By Catherine Wagley
By Channing Sargent
By L.A. Weekly critics
By Amanda Lewis
By Catherine Wagley
By Carol Cheh
By Keegan Hamilton
By Bill Raden
What about your own fear of dying or getting shot?
You go into denial. You think, I won’t get hit. That was my coping mechanism, at least. And then after the first time we were shot at really intensively, I thought, this will never happen again — because it was too incredible. Statistically, this doesn’t happen more than once in life. But then it did every day. I was in the point Humvee for the company, and often the company was on point for the battalion, and the battalion was often 20 kilometers ahead of the entire Marine force in central Iraq. So we were literally in the first Humvee invading the country, and with all the horrors of war, I was, like, I cannot leave this Humvee. I never thought that I would be invading a country, and I thought if I die doing this, it’s better than falling down a staircase in L.A.
Did you hold your shit?
Yes. I did not shit in my pants. That was a big point of pride, actually. We were all told that 25 percent [in combat] will shit themselves.
You read it here first, folks. Which raises an important point: You kept yourself out of the book for the most part.
My technique for writing any story like this — a technique, incidentally, that I honed at the L.A. Weekly — is to spend as much time with the group of people as possible, listening to them.
For me, it was an adventure story, but who gives a fuck about me — I’m not the one who joined the Marines and went off to put my life on the line for a $20,000-to-$30,000-a-year job. It’s their story.
Did they resent your being there?
When I first came in, they were giving me a hard time, and some of them wouldn’t talk to me. They all thought I was gonna leave after the first firefight. And I didn’t. Once I stayed with them after they got shot at, I think they were really just flattered that someone thought it was important enough to be with them. I think they were, like, “God, he really cares about us. Like he wants to know what we’re going through.”
Did a lot of reporters leave after experiencing combat?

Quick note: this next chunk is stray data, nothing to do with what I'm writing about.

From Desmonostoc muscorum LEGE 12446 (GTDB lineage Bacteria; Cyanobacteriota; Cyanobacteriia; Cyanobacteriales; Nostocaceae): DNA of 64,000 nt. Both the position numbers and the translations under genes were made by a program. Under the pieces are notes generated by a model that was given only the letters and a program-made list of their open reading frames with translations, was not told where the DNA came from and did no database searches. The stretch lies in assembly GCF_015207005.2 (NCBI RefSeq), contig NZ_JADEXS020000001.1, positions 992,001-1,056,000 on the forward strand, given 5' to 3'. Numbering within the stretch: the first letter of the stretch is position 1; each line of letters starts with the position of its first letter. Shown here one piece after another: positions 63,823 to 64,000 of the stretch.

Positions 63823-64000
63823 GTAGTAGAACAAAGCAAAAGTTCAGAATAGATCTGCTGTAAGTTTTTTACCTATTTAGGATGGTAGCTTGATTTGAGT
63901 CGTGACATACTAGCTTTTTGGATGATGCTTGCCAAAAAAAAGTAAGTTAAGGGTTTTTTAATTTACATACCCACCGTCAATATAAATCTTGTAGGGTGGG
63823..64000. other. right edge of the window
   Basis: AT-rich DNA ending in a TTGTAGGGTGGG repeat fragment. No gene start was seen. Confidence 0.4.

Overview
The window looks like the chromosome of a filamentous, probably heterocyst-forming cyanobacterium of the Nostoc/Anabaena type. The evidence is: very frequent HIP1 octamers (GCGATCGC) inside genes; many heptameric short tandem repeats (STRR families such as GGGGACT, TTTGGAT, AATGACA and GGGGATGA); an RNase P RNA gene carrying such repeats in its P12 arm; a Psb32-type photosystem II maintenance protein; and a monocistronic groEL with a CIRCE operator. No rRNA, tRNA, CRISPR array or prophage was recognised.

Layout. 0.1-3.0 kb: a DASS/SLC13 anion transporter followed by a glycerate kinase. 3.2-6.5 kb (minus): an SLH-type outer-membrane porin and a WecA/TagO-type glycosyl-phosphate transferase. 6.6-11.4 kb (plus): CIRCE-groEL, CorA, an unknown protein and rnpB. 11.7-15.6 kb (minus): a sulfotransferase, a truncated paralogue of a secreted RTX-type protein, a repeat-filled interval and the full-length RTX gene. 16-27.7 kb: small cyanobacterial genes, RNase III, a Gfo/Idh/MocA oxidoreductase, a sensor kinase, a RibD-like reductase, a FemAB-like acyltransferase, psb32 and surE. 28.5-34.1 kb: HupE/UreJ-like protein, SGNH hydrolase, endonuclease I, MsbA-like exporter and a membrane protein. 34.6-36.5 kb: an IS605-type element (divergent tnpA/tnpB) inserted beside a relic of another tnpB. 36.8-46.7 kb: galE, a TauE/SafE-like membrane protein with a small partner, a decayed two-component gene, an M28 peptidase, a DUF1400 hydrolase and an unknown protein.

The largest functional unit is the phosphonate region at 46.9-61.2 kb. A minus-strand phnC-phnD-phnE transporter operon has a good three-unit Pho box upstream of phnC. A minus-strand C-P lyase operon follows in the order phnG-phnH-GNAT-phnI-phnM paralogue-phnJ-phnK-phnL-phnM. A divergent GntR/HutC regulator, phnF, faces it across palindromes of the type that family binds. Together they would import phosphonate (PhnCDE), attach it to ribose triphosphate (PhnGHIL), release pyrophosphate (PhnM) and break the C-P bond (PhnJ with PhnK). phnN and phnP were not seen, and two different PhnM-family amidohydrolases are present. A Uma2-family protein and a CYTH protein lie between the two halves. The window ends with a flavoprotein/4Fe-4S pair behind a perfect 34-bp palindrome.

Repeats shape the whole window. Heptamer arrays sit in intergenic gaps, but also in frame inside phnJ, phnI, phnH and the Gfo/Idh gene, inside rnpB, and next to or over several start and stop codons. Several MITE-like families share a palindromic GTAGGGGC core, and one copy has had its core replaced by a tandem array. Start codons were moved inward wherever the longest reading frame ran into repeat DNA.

I’ve heard now that some of them tried to leave. I was just talking to a Marine from a different battalion, and this reporter had a nervous breakdown, and they couldn’t get him to leave the armored vehicle. A lot of reporters were endangered. I thought I was going to freak out, and I was always amazed when I didn’t.
Was part of you geeked on the adventure aspect?
Totally. I was totally geeked out, and the weird thing is that violence and destruction is so fucking cool. That’s why war is so horrible, because people are drawn into it. The people doing the shooting, they love it, you know? They hate it too, but they love it. It’s like heroin.
Obviously, many came into this adventure one way and came out another.
Within the Marine Corps there’s a particular psychology they sort of revel in, which is: If there’s gonna be a bunch of people fucked over in battle, outnumbered and surrounded by bad guys, it’ll be us. And that’s part of their lore. So they almost are looking forward to that. But, all of that said, once the war started . . . In the book, I describe only two scenes where the guys I was with started crying, but actually that was very common. It was just impossible to not react to the things they were participating in. Like the shooting of children or, you know, any civilian. And they changed.
It is that it’s so intense. You can have a moment like we did in Baquba up north of Baghdad. We were getting shot at continually for like 30 hours, and then had this breakout moment where the clouds lifted and the Air Force and the Marine helicopters came and just bombed the fuck out of the surrounding area. And then we had to drive into this flaming village, and initially everyone was really triumphant. The ground was littered with Republican Guard uniforms. The guys that had been shooting us fled or were blown up. There were bodies everywhere. And then this little girl comes, carried out of a culvert. She wasn’t injured, but she and her family were in shock. And then everyone realized, Oh my God, we Americans just burned down their village and bombed it. Some of the Marines I was with went from literally killing people to crying — and then five minutes later they’re back in combat. They had read about the horrors of war, but they were also really sensitive to it. They didn’t lose their humanity.
Outside this town called Ar Rifa one time, we had to wait for like six hours, and we were getting all these gunshots from the town. There were only 40 of us in this immediate position, and there’s tens of thousands of people in this town 15 meters away. My impulse was: Guys, call in the artillery strike. Just level this corner of the town. There’s probably like 15,000 people who live in this corner. Level it. And if I had been in charge, I would have had that impulse. They didn’t do that. And they could have.